As long as we have cream in the fridge (or freezer), and have (sensibly) pureed surplus apples to also keep in the freezer - this dessert only needs a few store-cupboard ingredients to help turn it into a lovely dessert.
Chilled Apple Mould: serves 4
1 pint (600ml) apple puree
1 level tblsp powdered gelatine
juice of 1 lemon
2 egg whites, stiffly beaten
5 fl oz (150ml) double cream
1 level tblsp caster sugar
2 - 3 drops vanilla extract
Put the lemon juice into a cup and sprinkle the gelatine on top. Place the cup in a pan of hot water and leave to warm up. When the gelatine has dissolved, stir it into the apple puree and fold in the egg whites. Pour into a 1 1/2 pint (just under a litre) mould, and place in the fridge to set (this should take about 2 hours).
To serve: unmould the apple 'mousse' onto a plate. Whip the cream with the sugar and vanilla and depending upon your choice, either whip it thickly so it can be piped round the mould, or whip more lightly and serve separately so it can be spooned over each portion.

Most children (and adults) will eat bananas in their raw state, but now and again it is nice to serve them up in a more interesting fashion. Try this one for size.
If using large bananas you may get away with using three, cutting each in half across then cutting each half lengthways.
Banana Fritters: serves 6
6 small bananas
4 oz (100g) plain flour
1 large egg
5 fl oz (150ml) milk (or milk and water)
caster sugar
half pint (300ml) whipped cream
Sift the flour and salt into a bowl. Beat the egg into half the liquid and - using a wooden spoon - beat this into the flour until smooth, then gradually add the remaining liquid until the mixture is perfectly smooth and the consistency of pouring cream. Although not absolutely necessary, the batter will improve if allowed to rest in the fridge for one hour before using.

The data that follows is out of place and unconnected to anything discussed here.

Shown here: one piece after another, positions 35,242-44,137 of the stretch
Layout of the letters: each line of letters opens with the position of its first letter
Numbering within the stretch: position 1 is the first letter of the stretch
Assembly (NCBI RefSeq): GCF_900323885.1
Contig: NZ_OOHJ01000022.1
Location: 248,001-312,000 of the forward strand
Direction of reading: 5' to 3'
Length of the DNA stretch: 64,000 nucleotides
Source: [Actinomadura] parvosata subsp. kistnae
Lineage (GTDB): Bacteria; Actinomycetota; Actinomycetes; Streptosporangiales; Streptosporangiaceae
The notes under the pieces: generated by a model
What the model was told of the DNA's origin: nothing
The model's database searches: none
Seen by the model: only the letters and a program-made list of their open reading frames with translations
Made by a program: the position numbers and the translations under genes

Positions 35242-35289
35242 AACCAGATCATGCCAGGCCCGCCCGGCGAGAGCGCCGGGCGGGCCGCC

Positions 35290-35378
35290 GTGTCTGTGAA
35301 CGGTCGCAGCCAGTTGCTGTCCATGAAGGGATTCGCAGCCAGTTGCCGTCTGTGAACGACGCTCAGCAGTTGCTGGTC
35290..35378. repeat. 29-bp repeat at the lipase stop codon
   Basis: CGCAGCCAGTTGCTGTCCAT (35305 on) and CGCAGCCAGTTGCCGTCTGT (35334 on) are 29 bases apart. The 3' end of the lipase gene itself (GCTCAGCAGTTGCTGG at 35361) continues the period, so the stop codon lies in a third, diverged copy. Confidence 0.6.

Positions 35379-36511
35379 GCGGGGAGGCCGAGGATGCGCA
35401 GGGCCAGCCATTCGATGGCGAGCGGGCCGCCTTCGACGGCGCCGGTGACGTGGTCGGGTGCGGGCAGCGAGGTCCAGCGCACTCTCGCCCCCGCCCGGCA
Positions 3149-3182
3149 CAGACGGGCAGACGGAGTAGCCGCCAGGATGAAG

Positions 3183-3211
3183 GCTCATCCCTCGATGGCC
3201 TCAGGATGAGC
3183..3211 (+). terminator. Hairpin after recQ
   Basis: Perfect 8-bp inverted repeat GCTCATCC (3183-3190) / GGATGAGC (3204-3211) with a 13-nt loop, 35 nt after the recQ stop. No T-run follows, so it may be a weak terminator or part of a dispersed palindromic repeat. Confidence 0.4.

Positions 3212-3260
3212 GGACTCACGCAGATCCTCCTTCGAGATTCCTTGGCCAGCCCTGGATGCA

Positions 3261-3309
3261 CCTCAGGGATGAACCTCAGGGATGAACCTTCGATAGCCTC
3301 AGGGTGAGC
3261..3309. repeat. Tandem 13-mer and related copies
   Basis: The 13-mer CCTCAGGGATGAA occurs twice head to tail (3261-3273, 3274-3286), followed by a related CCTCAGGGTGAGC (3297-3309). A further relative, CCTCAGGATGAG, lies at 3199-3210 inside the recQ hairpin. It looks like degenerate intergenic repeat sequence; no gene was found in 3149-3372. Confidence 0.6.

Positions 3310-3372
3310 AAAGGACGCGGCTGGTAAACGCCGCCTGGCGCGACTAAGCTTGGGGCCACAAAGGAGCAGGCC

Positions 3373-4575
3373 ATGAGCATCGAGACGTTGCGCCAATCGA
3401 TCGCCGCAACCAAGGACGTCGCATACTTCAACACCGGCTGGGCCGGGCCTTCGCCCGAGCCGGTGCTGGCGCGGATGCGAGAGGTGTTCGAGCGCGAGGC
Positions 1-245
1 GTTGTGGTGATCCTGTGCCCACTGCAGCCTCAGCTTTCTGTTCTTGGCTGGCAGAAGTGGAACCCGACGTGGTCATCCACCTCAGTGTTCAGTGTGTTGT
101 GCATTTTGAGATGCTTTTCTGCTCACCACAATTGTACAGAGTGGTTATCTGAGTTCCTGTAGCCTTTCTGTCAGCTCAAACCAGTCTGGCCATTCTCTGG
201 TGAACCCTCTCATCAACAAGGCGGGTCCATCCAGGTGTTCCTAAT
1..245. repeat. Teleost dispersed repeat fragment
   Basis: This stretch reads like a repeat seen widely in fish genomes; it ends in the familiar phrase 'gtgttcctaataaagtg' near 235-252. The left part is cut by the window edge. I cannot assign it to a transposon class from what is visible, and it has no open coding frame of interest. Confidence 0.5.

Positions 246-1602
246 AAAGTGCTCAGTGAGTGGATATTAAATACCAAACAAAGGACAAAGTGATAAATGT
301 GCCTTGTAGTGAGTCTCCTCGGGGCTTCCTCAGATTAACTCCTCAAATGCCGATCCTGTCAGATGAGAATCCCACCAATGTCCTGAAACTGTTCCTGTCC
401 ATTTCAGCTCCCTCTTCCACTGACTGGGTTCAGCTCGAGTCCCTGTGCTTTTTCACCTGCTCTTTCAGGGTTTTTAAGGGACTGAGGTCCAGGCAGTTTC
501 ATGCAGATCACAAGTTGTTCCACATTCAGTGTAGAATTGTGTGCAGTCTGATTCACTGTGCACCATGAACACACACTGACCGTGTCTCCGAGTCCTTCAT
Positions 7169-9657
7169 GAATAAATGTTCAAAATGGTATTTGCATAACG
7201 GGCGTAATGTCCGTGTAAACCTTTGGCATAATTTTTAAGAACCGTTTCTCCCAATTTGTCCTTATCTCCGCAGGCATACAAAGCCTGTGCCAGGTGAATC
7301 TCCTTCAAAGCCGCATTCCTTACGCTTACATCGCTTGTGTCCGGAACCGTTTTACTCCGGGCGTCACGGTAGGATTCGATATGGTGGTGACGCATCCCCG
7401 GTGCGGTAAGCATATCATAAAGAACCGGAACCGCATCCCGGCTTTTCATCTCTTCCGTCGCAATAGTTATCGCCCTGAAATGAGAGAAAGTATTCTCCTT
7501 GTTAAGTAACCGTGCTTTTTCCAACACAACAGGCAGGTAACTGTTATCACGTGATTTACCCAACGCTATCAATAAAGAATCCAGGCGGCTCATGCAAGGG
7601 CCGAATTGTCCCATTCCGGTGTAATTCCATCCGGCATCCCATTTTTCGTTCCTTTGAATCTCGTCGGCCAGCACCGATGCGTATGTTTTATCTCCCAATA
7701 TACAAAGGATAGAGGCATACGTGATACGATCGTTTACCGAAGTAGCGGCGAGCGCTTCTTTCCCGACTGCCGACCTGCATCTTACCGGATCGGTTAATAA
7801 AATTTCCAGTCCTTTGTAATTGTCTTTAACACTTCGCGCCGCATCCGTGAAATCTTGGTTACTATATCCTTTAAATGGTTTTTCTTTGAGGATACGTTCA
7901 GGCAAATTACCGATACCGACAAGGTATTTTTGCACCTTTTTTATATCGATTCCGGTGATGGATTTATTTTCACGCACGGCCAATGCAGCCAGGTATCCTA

Peel the bananas and cut them in half lengthways. Dip each into the batter to coat completely then deep-fry three at a time in hot oil until crisp and golden (should take about 2 - 3 minutes). Drain on crumpled kitchen paper and keep warm whilst frying the remaining bananas.
Serve on a warm plate and sprinkle with caster sugar. Serve the cream separately for everyone to help themselves.

Despite the forecast saying it would be cooler and less humid, our gauge still shows the humidity at 71% this morning (yesterday it was lower), but it certainly is cooler. The day began with rain but it seems already to have cleared up and the skies are showing a bit of blue so there is hope. Am wishing to go out with Norris this afternoon to take some rosemary to the butcher, but won't prune the bush until am sure - there is always tomorrow - or next week (or the week after).
It's certainly turned a lot windier - and I HATE wind for it always blows the curls out of my hair (I have naturally very straight and baby fine hair and when it flops flat look like a very sad spaniel). Yes, I could wear a scarf but then that flattens my hair and it never stands up again despite brushing (which then removes the curl) so am very much a fair-weather person when it comes to venturing forth into the world of people. As my only good feature was my hair (and only in Leeds when it was done to my satisfaction, here in Morecambe Norma can only do 'cauliflower head' styles) there is nothing of me left that is worth revealing to the general public. Have I got an inferiority complex or what?

Enough of me and my thoughts. Time I stopped the niggles about others beliefs and sorted my own life out. Am trying to be good - even letting B watch all the programmes he wishes to see and denying myself the ones i prefer. Will that get me to heaven I wonder? Doubt it. At my age heaven's pearly gates are already appearing above the horizon, and that's a bit scary. We all believe we will live for years and years more and it's not very nice knowing that any day now the grim reaper could strike and no-one will mind "because she lived to a great age anyway". Well, I'd mind.

Goodness me, what is leading me down that path. Had better turn at the next T junction and do more with the rest of my time. So today had better make a start. Think positive, there will always be a tomorrow. See you then. God Willing!